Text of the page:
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5Jan, 18

Adopting a child from another state requires strict adherence to the Interstate Compact on the Placement of Children (ICPC) guidelines. The stress and added expense of adopting from another state can be overwhelming. Nevertheless, there are ways you can plan ahead so that an interstate adoption is less stressful and less expensive.

One of the biggest mistakes made by adoptive parents concerns the home study. Below are some important tips to remember when going through the interstate adoption process:

  • Make sure your home study complies with the state you are receiving the baby from. Example: Some states (such as North Carolina) allow home studies to be valid for 18 months. However, many states require a home study to be updated every 12 months. Ask the attorney you have retained in the birth mother’s state to read your home study before the child’s birth to help determine if anything needs to be updated or added.
  • Travel with an electronic copy and a hard copy of your home study. Make sure there is a clear understanding about whether the supporting documents are needed by ICPC and whether those documents have to be original or if copies will be sufficient.
  • Expect the attorney in the birth mother’s state and in your home state to require you sign a contract before any work is done. You can have the attorney send you the contract before you need to sign. You can ask about refund policies if the birth mother decides not to sign the adoption documents or if she signs and then revokes her consent. Keep in mind that most attorneys prepare documents ahead of the child’s birth. You should also fill out a client information form so all vital information is known – contact information, dates of birth, etc.
  • Before you hire an adoption attorney for an out-of-state adoption, you should ask some basic questions: How long they have practiced law, how many adoptions have they done, and particularly how many interstate adoptions. Ask if they have ever handled an interstate adoption in the state where your birth mother is located.
  • Know the rules about where you can travel with the child. Until you are cleared by ICPC, the baby cannot leave the state, although one or both parents can. You do not have to stay in the same city, but you do have to stay in the same state. Some adoptive parents invite grandparents out for part of the time to help cope.
  • Give the attorneys in both states your cell phone number and take an iPad or laptop with you. Also give the identity and contact information for the hotel or friends you are staying with.
  • Expect to wait. If you start out by planning to wait at least a week you will feel less stressed when you get out quicker. Note that holidays and staffing issues at the ICPC and your attorney’s office can make the wait longer. Plan to roll with it.
  • Plan for the cost. Because you may have to have a lawyer in both states and because you have travel and food and lodging costs, an adoption out of state is generally about a third more expensive than an adoption in your home state. If you have relatives in other states, you might prioritize your out-of-state search for birth mothers so that they are in the states where you have free lodging with relatives.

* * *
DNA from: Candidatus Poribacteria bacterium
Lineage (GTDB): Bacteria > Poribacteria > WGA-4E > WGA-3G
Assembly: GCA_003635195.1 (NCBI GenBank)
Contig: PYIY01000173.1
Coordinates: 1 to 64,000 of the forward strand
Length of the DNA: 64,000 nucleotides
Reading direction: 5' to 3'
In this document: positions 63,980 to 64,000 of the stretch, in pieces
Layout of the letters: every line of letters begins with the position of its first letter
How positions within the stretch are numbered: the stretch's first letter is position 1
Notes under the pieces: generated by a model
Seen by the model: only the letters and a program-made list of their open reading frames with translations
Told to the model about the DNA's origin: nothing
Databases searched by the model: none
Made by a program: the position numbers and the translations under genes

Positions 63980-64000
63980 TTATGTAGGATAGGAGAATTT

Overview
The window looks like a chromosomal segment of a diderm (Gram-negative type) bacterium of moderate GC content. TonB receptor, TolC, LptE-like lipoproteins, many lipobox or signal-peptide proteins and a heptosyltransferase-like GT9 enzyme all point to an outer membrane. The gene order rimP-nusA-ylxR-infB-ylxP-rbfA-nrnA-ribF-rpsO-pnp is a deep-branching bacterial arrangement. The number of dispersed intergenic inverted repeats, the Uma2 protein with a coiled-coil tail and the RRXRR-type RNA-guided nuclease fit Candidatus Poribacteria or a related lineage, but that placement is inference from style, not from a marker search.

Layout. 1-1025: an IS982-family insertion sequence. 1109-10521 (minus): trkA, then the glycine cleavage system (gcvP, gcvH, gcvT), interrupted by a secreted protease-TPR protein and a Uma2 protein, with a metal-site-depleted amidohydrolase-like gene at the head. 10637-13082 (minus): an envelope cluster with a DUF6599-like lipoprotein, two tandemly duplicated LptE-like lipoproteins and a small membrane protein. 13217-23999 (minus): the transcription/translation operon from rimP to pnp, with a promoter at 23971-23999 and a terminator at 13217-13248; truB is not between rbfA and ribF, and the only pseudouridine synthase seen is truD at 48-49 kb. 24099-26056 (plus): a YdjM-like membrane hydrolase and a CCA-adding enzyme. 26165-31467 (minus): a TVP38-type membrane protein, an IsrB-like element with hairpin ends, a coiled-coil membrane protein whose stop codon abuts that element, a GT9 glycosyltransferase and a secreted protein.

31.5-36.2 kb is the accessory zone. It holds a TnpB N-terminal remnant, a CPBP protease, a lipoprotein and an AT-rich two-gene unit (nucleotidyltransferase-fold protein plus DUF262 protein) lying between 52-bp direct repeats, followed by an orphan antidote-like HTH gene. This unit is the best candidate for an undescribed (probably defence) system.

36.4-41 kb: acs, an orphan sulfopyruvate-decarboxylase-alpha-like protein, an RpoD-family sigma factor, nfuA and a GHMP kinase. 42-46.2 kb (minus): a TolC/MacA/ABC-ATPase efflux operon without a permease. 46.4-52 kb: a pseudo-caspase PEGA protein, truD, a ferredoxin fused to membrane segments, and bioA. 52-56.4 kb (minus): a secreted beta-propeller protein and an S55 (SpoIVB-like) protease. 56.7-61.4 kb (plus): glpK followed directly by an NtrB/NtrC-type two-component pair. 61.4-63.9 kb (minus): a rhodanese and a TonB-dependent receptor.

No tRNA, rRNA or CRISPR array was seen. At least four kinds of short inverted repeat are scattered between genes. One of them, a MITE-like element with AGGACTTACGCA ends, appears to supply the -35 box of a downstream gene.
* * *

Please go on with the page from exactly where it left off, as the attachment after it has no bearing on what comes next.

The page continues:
Caring for Your Baby While Awaiting ICPC Approval

The ICPC process usually takes up to a week, but may last even longer. This means that adoptive parents will have the additional challenge of caring for a newborn while being away from home. The following are practical tips on caring for a baby during the wait for ICPC approval in the birth mother’s state:

  • Pack baby’s separate clothing and supplies, such as onsies, blankets, a thermometer, bottles, burp cloths, diapers, baby soap, etc., in one separate suitcase that you can grab and take it with you;
  • Check with the hotel before you check in to make sure they provide a baby bed or portable crib;
  • Consider taking an umbrella stroller with head support for ease in transporting baby in airport;
  • Take a car seat and practice using it before you travel; plan to check the car seat at the airport;
  • Pick a local pediatrician before you go to pick up the baby and plan to call the pediatrician while you are out of state to arrange for the newborn check when you return;
  • At the hospital where baby is born, ask if the pediatrician will allow you to bring the baby in if needed during the first week if you are still waiting for approval to go back to your home state;
  • Do not buy formula and fly with it because the hospital will give you a supply upon checkout and you can buy locally while waiting for interstate approval;
  • Try to do some sight-seeing in the area; plan an outing each day, even if it is just walking through a mall;
  • Take photos and journal so you can tell your child about their first week in the world; and
  • Remember to breathe; this is a very exciting yet emotional and stressful time…but you can do this.

If you are considering adopting out of state, you will need the help of an adoption attorney experienced in interstate adoption laws and processes. To discuss your individual situation or begin your interstate adoption, please call us today at 919-821-1860 or contact us online.

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